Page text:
From: Rick Jones on
novickivan(a) <novickivan(a)> wrote:
> I was wondering if it is valid to use select as a sleep call.

"Back in the day" when the only choices were select() and sleep(),
given sleep() only slept for an integer number of seconds, those who
wanted a short sleep would use select(). And back then one often only
got 10 millisecond resolution - and liked it!-)

With the advent of usleep() and nanosleep() however many years ago
using select() for short sleeps has fallen out of favor.

rick jones
Process shall set you free from the need for rational thought.
these opinions are mine, all mine; HP might not want them anyway... :)
feel free to post, OR email to rick.jones2 in but NOT BOTH...
From: Ersek, Laszlo on
In article <71344f54-8b08-4a9f-a3dd-5870e22acdcf(a)>, "novickivan(a)" <novickivan(a)> writes:

> I can not sleep for 1 millisecond only.

This may be useful too:

From: Alan Curry on
In article <852ae930-c0f1-4406-9acf-52474583ffa5(a)>,
novickivan(a) <novickivan(a)> wrote:
|Ahhh ok. I am using Suse Enterprise Linux 11. I guess my box is set
|to 250 Hz interval timer.

You can find out like this:

zcat /proc/config.gz | grep HZ

Unless someone's been dumb enough to disable /proc/config.gz

With CONFIG_NO_HZ=y you can get really short sleeps, as the kernel tries to
sleep the time actually requested, instead of rounding it up to the next tick
of a fixed-period timer. You probably won't get 1 usec (a million syscalls in
one second?!) but you may get better resolution than the 100Hz, 250Hz, or
1000Hz timers.

I got this from your program on a CONFIG_NO_HZ machine:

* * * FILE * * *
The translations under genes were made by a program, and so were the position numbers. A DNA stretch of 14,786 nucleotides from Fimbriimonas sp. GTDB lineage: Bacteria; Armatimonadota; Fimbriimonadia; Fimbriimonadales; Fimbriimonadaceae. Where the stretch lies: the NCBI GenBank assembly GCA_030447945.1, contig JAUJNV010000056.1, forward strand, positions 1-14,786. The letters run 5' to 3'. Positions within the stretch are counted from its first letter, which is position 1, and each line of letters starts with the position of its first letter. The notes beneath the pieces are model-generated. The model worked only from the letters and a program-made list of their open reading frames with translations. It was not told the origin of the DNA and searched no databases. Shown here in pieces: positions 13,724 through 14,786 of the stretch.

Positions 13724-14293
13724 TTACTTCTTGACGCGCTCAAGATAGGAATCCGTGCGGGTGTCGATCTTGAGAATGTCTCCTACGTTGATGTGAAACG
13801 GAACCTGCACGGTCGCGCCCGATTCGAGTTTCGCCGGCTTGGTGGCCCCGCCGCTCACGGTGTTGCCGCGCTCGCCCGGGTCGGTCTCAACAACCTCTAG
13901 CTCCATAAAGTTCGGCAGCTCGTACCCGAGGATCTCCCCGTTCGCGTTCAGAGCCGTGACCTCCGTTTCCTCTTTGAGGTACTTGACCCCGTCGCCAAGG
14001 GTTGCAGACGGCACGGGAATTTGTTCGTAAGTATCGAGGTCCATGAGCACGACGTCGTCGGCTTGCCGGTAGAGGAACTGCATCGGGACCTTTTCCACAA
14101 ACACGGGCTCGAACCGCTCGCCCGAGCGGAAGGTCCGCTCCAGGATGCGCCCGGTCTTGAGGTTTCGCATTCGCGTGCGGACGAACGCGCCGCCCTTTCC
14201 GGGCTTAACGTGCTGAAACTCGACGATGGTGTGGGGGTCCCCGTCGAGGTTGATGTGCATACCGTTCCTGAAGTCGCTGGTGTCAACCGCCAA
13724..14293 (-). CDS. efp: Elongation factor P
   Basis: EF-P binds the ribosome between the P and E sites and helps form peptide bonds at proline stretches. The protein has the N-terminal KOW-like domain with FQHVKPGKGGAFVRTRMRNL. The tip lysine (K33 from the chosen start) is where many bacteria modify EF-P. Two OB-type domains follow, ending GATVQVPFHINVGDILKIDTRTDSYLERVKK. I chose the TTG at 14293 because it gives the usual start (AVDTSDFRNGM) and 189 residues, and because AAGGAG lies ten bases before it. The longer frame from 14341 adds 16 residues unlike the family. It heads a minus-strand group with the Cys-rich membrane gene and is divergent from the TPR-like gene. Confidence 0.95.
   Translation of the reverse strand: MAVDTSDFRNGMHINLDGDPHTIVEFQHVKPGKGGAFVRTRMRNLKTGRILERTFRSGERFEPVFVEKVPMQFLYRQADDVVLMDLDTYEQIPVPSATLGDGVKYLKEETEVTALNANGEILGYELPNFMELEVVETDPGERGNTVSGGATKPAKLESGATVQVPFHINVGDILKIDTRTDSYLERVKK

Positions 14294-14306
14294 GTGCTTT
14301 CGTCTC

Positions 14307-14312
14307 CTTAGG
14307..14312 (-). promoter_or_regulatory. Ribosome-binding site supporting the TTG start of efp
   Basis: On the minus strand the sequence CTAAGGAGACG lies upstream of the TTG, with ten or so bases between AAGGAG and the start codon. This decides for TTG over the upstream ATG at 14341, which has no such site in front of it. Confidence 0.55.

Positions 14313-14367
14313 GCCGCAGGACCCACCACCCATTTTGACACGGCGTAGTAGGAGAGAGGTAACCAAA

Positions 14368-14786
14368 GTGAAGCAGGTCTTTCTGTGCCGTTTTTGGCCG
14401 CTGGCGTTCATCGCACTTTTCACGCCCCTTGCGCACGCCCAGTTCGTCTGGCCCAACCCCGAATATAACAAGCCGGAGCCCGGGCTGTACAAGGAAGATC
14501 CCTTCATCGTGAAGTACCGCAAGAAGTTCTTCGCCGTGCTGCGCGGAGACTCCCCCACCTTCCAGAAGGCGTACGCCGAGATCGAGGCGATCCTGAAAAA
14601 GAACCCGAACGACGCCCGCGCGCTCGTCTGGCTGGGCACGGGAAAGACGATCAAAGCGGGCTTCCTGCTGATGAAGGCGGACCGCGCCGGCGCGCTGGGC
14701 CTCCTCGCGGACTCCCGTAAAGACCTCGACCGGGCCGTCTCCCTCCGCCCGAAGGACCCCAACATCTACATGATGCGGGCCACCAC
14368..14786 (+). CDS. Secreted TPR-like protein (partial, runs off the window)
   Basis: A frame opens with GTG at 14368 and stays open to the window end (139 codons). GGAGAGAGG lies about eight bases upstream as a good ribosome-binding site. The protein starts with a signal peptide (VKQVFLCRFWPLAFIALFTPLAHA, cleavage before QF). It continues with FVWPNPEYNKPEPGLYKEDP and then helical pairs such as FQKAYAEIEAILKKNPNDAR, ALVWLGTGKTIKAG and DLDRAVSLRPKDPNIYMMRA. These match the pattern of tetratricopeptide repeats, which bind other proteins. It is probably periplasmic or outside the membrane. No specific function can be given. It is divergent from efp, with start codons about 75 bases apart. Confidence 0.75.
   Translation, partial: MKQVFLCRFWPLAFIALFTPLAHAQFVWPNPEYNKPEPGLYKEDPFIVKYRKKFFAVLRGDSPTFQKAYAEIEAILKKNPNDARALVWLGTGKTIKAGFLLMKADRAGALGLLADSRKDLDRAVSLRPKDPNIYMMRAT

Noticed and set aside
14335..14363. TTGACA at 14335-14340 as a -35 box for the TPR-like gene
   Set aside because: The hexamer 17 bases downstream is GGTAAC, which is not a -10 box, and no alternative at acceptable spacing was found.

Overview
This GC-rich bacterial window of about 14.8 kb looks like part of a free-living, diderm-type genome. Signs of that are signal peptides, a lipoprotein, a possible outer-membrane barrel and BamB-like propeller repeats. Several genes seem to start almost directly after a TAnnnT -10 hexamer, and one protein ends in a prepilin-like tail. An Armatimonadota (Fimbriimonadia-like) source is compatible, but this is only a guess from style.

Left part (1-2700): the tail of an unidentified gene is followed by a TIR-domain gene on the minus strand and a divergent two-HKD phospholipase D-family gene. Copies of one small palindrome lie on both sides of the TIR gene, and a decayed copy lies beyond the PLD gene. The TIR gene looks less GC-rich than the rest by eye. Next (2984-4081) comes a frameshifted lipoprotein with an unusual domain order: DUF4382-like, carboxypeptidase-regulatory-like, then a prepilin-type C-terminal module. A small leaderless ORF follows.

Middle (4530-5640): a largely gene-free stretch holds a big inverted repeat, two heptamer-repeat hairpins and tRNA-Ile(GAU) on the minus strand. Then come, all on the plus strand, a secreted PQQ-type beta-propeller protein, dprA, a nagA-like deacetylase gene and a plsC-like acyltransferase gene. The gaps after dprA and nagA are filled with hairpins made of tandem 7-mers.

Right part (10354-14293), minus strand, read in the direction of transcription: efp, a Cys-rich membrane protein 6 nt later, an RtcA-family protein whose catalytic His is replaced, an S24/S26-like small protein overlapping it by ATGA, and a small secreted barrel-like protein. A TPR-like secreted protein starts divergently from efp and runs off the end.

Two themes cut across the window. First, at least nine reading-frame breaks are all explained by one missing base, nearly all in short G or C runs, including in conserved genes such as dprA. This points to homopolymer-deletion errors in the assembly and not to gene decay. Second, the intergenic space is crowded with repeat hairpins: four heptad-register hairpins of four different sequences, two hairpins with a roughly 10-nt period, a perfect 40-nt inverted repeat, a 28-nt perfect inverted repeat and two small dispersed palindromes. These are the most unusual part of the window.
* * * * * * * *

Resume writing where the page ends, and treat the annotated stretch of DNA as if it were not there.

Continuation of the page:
operations took 56 milliseconds
operations took 56 milliseconds

So it appears that each usleep took 56 usec, equivalent to over 17000Hz!

Alan Curry
From: Chris Friesen on
On 02/19/2010 05:29 PM, novickivan(a) wrote:

> Does anyone know why there would be any fixed overhead in using select
> that would make it always 4 milliseconds?

As others have said, HZ is probably 250.

You have a couple options:

1) nanosleep() might give finer granularity
2) you could set HZ to 1000
3) you could enable CONFIG_HIGH_RES_TIMERS

From: Nicolas George on
Your message explains very well how things work, but it has a technical
mistake I would like to correct for it to be completely accurate.

Jens Thoms Toerring wrote in message <7u8otgFbh9U1(a)>:
> Switching between processes takes time. If timeslices are very
> short, a lot of the CPU time will be wasted just for that. Thus
> the length of the timeslice is a compromise between not spending
> too much time on task switching on the one hand and making it
> look for the user as if all processes run at the same time on
> the other. The 4 ms you have seen look like a reasonable value
> for a timeslice - some years ago you normally would have had at
> least 10 ms but with the newer, faster machines, timeslices of
> 4 ms or 1 ms get more and more common. On some systems the length
> of the timeslice can be set when compiling the kernel (e.g. on
> Linux you can select between 100 Hz, 250 Hz and 1 kHz).

You are confusing timeslice and timer interrupt period.

There are two expensive operations: interrupting the process to jump to
kernel space at a timer interrupt is expensive, but scheduling another